Couldn't find what you looking for?


A nurse anesthetist is a nurse who specializes in the administration of anesthesia. Nurse anesthetists have been providing anesthesia care to patients in the United States for nearly 150 years. Moreover, nurse anesthetists are the oldest nurse specialty group in the United States. There are 40,000 nurse anesthetists that practice in all 50 states and administer approximately 32 million anesthetics given to patients in the United States each year. Being a nurse anesthetist is very rewarding profession as the average reported annual salary range in 2006 was approximately $140,000.

History of nurse anesthetists

The first American nurse anesthetists were administering anesthesia during the American Civil War. There were many of them but the first "official" nurse anesthetist was Sister Mary Bernard, a Catholic nun who practiced in 1877 at St. Vincent's Hospital in Erie, Pennsylvania. Historical evidence suggests that more than 50 Catholic sisters practiced anesthesia during the last twenty years of 19th century.

The first school for nurse anesthesiologists was established in 1909, in Oregon. The course lasted six months and included courses on anatomy and physiology, pharmacology, and administration of common anesthetic agents.

Educational programs for nurse anesthetists continued to develop. On June 17, 1931, pioneer nurse anesthetist Agatha Hodgins founded the National Association of Nurse Anesthetists (NANA) in Cleveland, Ohio. Today, this institution is known as the American Association of Nurse Anesthetists. Today, nurse anesthetists are certified by the certified registered nurse anesthetist (CRNA), and the institution keeps maintaining high level of professionalism. According to a 1999 report from the Institute of Medicine, anesthesia care is nearly 50 times safer than it was in the early 1980s.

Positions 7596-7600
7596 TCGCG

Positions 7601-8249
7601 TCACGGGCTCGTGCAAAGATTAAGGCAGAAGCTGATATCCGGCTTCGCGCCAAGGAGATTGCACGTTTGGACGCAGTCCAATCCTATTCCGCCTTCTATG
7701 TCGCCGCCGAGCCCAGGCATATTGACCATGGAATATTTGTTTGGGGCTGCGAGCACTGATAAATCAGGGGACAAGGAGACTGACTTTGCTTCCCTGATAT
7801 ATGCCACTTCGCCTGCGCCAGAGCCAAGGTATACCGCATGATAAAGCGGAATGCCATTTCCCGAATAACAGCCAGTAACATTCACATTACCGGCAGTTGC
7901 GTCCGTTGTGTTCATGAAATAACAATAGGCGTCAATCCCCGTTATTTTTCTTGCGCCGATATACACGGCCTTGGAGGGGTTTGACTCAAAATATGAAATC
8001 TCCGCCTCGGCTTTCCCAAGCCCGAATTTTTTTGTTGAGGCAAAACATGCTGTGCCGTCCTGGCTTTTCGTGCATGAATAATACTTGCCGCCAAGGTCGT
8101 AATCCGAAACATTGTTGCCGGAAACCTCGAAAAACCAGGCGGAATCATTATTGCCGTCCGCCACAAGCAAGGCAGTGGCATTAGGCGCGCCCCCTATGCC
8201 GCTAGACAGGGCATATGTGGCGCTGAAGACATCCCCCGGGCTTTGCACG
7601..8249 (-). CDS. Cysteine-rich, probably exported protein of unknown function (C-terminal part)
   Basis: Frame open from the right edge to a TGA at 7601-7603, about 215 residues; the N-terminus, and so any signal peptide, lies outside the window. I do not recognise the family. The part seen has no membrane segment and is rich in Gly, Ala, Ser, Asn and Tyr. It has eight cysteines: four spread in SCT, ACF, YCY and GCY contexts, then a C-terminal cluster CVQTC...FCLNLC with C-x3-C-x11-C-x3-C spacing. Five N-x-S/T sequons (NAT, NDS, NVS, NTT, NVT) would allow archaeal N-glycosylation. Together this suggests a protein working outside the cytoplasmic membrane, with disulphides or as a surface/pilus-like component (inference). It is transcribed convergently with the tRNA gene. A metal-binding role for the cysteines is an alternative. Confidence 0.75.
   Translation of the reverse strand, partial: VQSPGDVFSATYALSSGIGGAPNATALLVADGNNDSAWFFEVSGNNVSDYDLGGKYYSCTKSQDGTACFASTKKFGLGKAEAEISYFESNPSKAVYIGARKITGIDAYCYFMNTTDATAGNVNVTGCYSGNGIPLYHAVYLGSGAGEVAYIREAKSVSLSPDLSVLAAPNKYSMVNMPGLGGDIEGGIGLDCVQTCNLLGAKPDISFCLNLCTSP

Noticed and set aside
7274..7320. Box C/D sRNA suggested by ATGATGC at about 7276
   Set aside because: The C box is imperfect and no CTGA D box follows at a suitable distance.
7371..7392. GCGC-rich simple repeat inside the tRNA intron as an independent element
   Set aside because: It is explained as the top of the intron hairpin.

Requirements for becoming a certified registered nurse anesthetist

General requirements for becoming a certified registered nurse anesthetist (CRNA) usually include having a bachelor's degree in nursing, or other fitting baccalaureate degree, Registered Nurse licensure, a minimum of one year’s experience in an acute care nursing setting, and the successful completion of both an accredited nurse anesthesia educational program and the certification test.

Normally, it takes at least seven years of education and experience to obtain this certificate. An average student nurse works at least 1,694 clinical hours and administers more than 790 anesthetics. It is estimated that each year between 1.300 and 1.700 students graduate and go on to pass their certification exam.

However, this is one of the professions that demand continuing education and certified registered nurse anesthetists are obliged to recertify each 2 years. In 1990, the U.S. Department of Health and Human Services published results of study indicating a growing need for additional nurse anesthetists.

Your thoughts on this

User avatar Guest